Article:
And what I thought was a cooked scallop turned out to be a blob of beautiful, buttery marrow… Amazing.

The set meal was paced out very nicely, over three hours.

In between dishes, we got into a fun chat about how to pronounce “Laguiole” knives.

Singaporean me would say “la-gwee-ole”, but I remember Mr Frenchman calling it “lye-yool”.

Next, we walked into a Summer glade, and found…

venison, roast onion and clove…

…rife with flowers.

Hints of clove were hidden inside the white powder.

Once again, such exquisitely unusual flavours.

I mean, look at those little white flowers. Who’d think that they can be edible?

The sous vide venison tasted smoky, with tenderly soft blushing flesh.

Dusk settles in, as we chatted and waited for the last two courses to arrive…

“Lamb, lettuce… and mace”

I assume the mace was hidden within the brown soil, but it actually tasted more earthy-sweet and aniseedy to us. It takes bold confidence for a chef to use such robust tasting spices inside a main dish.

If you imbibed some spiced soil with the unctuously fatty slow-cooked lamb, it sort of worked. Still, we weren’t all that keen on that combination.

The dish also had battered sweetbreads (thymus gland) that reminded me of bouncy fried chicken. Never had this before.

A common thread in the food here involves some molecular gastronomy, with powders, soils, ribbons and jellies. But there’re also elements of a forager’s and artist’s touch here, with wild herbs and edible flowers skilfully scattered across magnificently tweezered dishes.

The staff all wear suspenders, they look like skinny humpty dumpties. Very cute, and juuust a teensy bit kitsch. ^.^

And the meal ends splendidly, with blackberries, beetroots and basil. An arrestingly musky, masculine dessert.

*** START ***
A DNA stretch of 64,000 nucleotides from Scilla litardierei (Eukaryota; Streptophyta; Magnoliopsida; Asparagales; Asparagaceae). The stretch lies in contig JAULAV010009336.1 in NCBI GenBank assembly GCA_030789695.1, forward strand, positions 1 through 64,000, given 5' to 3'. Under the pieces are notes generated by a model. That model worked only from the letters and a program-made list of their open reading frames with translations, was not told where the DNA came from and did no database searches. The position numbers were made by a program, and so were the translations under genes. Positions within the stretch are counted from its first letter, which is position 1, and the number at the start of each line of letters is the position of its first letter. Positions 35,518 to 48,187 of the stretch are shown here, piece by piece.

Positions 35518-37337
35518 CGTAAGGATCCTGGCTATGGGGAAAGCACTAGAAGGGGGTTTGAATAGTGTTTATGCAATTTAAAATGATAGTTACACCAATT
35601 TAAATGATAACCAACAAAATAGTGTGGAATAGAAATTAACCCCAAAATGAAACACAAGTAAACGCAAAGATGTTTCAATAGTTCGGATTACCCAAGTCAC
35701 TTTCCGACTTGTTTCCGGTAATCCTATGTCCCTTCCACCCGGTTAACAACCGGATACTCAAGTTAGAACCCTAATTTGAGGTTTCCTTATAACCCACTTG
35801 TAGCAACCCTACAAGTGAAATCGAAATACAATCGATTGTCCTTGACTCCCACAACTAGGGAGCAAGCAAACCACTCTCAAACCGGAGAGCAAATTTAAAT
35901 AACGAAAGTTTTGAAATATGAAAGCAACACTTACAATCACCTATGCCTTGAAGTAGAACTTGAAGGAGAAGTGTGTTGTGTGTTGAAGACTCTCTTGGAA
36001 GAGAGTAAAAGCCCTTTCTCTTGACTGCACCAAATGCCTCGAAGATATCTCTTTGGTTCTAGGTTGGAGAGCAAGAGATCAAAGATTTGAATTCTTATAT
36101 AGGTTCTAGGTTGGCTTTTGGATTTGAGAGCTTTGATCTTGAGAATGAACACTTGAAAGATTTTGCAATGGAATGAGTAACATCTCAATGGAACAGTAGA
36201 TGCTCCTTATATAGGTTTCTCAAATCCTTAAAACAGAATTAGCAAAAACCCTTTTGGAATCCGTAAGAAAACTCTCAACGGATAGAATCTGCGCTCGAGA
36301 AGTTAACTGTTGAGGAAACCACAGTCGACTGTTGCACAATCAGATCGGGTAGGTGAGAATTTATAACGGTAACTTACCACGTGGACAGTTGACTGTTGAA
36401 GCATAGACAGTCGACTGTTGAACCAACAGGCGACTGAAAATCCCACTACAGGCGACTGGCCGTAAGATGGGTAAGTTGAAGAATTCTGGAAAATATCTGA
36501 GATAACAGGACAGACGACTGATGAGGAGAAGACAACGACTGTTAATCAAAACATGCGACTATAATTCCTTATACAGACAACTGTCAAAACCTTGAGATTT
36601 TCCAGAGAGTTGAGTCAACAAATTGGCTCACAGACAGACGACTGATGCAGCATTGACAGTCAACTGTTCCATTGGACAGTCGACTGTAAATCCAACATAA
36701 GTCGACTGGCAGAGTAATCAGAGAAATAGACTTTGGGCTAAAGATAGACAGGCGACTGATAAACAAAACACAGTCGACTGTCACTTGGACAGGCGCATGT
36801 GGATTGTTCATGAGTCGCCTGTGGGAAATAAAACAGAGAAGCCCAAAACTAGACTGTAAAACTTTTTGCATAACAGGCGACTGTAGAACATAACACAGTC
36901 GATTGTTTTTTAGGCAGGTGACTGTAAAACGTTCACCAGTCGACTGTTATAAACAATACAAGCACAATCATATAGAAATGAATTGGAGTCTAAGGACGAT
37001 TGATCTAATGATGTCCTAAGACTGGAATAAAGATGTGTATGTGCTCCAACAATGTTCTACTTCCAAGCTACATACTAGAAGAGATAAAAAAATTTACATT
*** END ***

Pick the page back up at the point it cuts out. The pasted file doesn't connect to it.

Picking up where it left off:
A scroll of ginger, sticks of warm spices, hand-picked blackberries, dark crumbs of cake, beetroot ‘roe’, and an amazing yoghurt foam. Boldly executed flavours, that somehow just simply worked.

For just five courses that all looked smallish, the amount of food still turned out just right. We were surprisingly satiated with the set menu. But for those of us who were still a tiny bit nibbly, cute madeleines accompanied the bill.

You can tell I enjoyed this meal. I liked the brave conflict of flavours, it made me keep thinking and pondering as I ate. And don’t get me started on the wild and exquisitely random presentation of every dish. I think it takes much artistry to tweezer-craft such wonderful looking plates of food. 

But the bottom line is, the food here actually tastes as beautiful as it looks, and that’s why this place will stand as a winner in my heart.

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14 Responses

  1. leaf
    leaf at · Reply

    Beautiful, beautiful food indeed. I walk around Fitzroy a lot and I’ve noticed this place. Though when I pointed it out to the boyfriend he said, “looks expensive, doesn’t it?” and we walked on by. :p
    My recent post pimm’s raspberry cucumber cocktail slushy

    1. Fatboo